`The following message was posted to: PharmPKHi, Bernard:AUC normalized concentration curve (Ct/AUC) can be described as follows(assuming F=1 for simplicity):Ct/AUC=Ct/(Dose/CL)=Ct/(Dose/(V*K))=(Ct*V/Dose)*KCt*V/Dose is the fraction of drug molecules remaining (alive) in thebody at time t. This is the same as survival function in statistics,S(t), proportion of people still alive at time t. K is approximately thefraction of drug (relative to the drug amount at time t) eliminated fromthe body within a small time interval (I like this way of interpreting Kbecause K can always be converted to a <1 number by scaling time to avery small unit, such as min, sec, to make K intuitively meaningful.E.g. K=1/hr can be expressed as 0.0167/min, meaning approximately 1.67%of remaining drug molecules is eliminated within 1 min). In survivalstatistics, K is the same as hazard or conditional failure rate (h), thefraction of people (relative to the people alive at time t) dying withina small time interval. Then (Ct*V/Dose)*K is the fraction of drugmolecules (relative to the total dose) eliminated at time t (within asmall time interval around time t). To make it more consistent with thestatistical description, (Ct*V/Dose)*K is the fraction of drug molecules(relative to the total dose) that has a residence time (survival in thebody) of t because this fraction of drug molecules are not eliminated(die) until time t. This is the same as the density function orunconditional failure rate, f(t), in survival statistics. And it is wellknown f(t)=S(t)*h. So at each t, Ct/AUC is just like a histogram summary(expressed as proportion) of drug molecules with different residencetimes. E.g. at Ct/AUC=0.1 at 2 hours means that 10% of drug moleculessurvived up to 2 hours (residence time=2). Ct/AUC=0.2 at 10 hours meansthat 20% of drug molecules survived up to 10 hours (residence time=10).Therefore, the raw Ct/AUC can be used to calculate the mean residencetime. I hope this will help your colleagues to understand this PKconcept better. There is a close link between PK and survivalstatistics. PK is basically a description of the drug moleculessurviving in the body.David:Any first order process can be described as a random walk process. Therate constant can be interpreted as the probability of moving to anotherstate (compartment) and 1-rate constant is the probability of staying atthe current state (compartment). Of course, the rate constant needs tobe converted to a <1 number as described above to make thisinterpretation meaningful.ThanksYaningYaning Wang, Ph.D.Associate Director for ScienceDivision of PharmacometricsOffice of Clinical PharmacologyOffice of Translational ScienceCenter for Drug Evaluation and ResearchU.S. Food and Drug Administration"The contents of this message are mine personally and do not necessarilyreflect any position of the Government or the Food and DrugAdministration."`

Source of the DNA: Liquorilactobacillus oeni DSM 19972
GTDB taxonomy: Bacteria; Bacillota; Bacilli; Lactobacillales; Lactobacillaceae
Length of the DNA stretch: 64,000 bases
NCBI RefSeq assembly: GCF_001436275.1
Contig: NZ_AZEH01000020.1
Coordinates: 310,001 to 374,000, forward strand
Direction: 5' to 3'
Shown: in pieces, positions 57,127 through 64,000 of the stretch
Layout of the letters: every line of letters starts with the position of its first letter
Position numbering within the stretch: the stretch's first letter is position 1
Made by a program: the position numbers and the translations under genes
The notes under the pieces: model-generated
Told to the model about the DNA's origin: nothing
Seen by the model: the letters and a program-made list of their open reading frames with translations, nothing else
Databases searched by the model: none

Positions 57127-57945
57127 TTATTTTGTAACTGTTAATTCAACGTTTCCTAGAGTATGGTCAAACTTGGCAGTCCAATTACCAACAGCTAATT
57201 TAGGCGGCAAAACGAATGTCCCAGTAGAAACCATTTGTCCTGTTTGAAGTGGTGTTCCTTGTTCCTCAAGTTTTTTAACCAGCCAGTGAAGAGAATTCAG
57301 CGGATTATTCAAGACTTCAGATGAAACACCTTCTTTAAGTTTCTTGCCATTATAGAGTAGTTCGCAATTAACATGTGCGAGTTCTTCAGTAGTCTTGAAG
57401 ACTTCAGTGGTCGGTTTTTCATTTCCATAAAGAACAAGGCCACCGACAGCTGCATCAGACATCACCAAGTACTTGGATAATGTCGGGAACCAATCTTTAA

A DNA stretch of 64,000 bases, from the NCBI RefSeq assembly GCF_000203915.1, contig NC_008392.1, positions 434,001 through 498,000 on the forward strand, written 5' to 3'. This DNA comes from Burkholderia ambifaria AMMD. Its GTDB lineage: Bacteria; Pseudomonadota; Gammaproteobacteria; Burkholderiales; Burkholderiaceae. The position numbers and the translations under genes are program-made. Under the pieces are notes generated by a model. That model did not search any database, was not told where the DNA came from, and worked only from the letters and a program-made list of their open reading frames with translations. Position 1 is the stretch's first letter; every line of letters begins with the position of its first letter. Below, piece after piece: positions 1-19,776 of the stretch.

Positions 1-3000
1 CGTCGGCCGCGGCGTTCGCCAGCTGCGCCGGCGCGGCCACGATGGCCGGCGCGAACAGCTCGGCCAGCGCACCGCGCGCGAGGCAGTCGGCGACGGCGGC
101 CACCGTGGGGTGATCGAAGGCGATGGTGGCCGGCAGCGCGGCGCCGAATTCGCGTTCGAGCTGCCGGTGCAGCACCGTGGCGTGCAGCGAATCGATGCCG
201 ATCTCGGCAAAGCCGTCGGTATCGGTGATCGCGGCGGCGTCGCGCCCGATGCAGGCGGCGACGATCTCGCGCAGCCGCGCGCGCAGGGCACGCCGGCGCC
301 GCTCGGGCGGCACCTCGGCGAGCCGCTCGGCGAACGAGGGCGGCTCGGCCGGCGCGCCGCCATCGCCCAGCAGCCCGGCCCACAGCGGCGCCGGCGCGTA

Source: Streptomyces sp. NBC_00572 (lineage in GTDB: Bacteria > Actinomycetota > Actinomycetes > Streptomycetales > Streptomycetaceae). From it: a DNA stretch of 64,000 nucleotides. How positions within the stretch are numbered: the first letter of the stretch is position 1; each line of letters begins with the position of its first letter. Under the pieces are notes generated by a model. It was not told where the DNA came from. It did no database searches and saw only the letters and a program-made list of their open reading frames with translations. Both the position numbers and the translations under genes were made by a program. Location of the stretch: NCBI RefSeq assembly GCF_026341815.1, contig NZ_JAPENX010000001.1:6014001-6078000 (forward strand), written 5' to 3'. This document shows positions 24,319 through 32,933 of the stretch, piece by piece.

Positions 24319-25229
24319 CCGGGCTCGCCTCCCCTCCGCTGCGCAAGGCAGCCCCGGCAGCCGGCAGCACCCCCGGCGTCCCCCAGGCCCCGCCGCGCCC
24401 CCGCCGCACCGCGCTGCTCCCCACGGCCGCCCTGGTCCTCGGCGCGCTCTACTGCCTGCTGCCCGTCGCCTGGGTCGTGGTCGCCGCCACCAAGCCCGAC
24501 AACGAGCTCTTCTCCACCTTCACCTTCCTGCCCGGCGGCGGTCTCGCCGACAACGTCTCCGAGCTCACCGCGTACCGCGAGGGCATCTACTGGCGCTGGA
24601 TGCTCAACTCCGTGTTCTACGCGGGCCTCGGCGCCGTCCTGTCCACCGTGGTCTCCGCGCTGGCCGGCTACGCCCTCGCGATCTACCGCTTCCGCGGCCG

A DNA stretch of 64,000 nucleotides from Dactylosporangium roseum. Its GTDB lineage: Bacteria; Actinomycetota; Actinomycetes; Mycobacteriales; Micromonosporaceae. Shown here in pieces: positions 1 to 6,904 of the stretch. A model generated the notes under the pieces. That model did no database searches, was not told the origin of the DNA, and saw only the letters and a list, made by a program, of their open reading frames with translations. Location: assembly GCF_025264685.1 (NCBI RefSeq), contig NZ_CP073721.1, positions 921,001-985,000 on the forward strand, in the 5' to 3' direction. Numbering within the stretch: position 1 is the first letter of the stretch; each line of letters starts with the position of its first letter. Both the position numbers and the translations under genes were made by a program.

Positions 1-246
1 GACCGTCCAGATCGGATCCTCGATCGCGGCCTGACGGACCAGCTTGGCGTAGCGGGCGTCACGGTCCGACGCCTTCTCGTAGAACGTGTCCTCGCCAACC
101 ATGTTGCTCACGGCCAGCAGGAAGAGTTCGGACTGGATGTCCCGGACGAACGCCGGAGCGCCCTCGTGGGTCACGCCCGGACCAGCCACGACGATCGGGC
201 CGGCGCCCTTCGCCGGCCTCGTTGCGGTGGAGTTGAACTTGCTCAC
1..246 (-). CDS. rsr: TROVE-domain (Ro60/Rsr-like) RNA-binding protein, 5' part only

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• On 8 Feb 2013 at 09:46:45, Bernard Murray (Bernard.Murray.-at-.gilead.com) sent the message
`The following message was posted to: PharmPKHello Roger,I understand your concern about inappropriate use of NCA, but in thiscase it is being applied to nonclinical studies, either to earlydiscovery pharmacokinetics or to toxicokinetics.  The aim is only tohave simple, objective measures of exposure (AUC, Cmax etc.) andpersistence (MRT).  My colleague's question was largely triggered bycuriosity as to how MRT calculations were performed.  There are somenice papers on the use of higher statistical moments in pharmacokinetics(e.g. Weiss & Pang, J Pharmacokin Biopharm, 20: 253-278 [1992]) but, forreasons I mentioned before, they are not routinely applicable.I can assure you that we switch to compartmental modeling fordevelopment candidate molecules, or for those used in nonclinicalpharmacodynamic models.  It is unfortunate that we don't have time todevelop and validate more sophisticated models for some of our more"interesting" compounds.Thank you very much for the literature review.  I'll pass that to mycolleague and I am sure that there will be future mentoring sessions onthat topic.All the very best,BernardBernard Murray, Ph.D.Senior Research Scientist, Drug MetabolismGilead Sciences`
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• On 12 Feb 2013 at 18:12:14, (Angusmdmclean.at.aol.com) sent the message
`Yaning: Thank you for your informative  and thought provoking commentaryconcerning the significance of  the AUC normalized concentration curve Ct/AUC.Could I ask you to enlarge upon it a little to include the significanceofCmax/AUC inf quotient.ThanksAngus McLean Ph.D.`
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• On 14 Feb 2013 at 03:45:12, "Wang, Yaning" (Yaning.Wang.at.fda.hhs.gov) sent the message
`The following message was posted to: PharmPKAngus:Following "Ct/AUC is just like a histogram summary (expressed as proportion) ofdrug molecules with different residence times", Cmax(observed)/AUC is the peakof this histogram, representing the largest fraction of drug molecules with aspecific residence time: Tmax (observed).ThanksYaningYaning Wang, Ph.D.Associate Director for ScienceDivision of PharmacometricsOffice of Clinical PharmacologyOffice of Translational ScienceCenter for Drug Evaluation and ResearchU.S. Food and Drug Administration`
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• On 14 Feb 2013 at 08:51:32, (Angusmdmclean.-a-.aol.com) sent the message
`Yaning:  As you are aware Ct/AUC has the dimension of time.  Thereforecould I say that Cmax(observed)/AUC is the peak of the Ct/AUC histogramand  represents  the time of occurrence  of the largest fraction of drugmolecules with a specific residence time (Tmax (observed).Do you agree with this way of putting it?Angus McLean`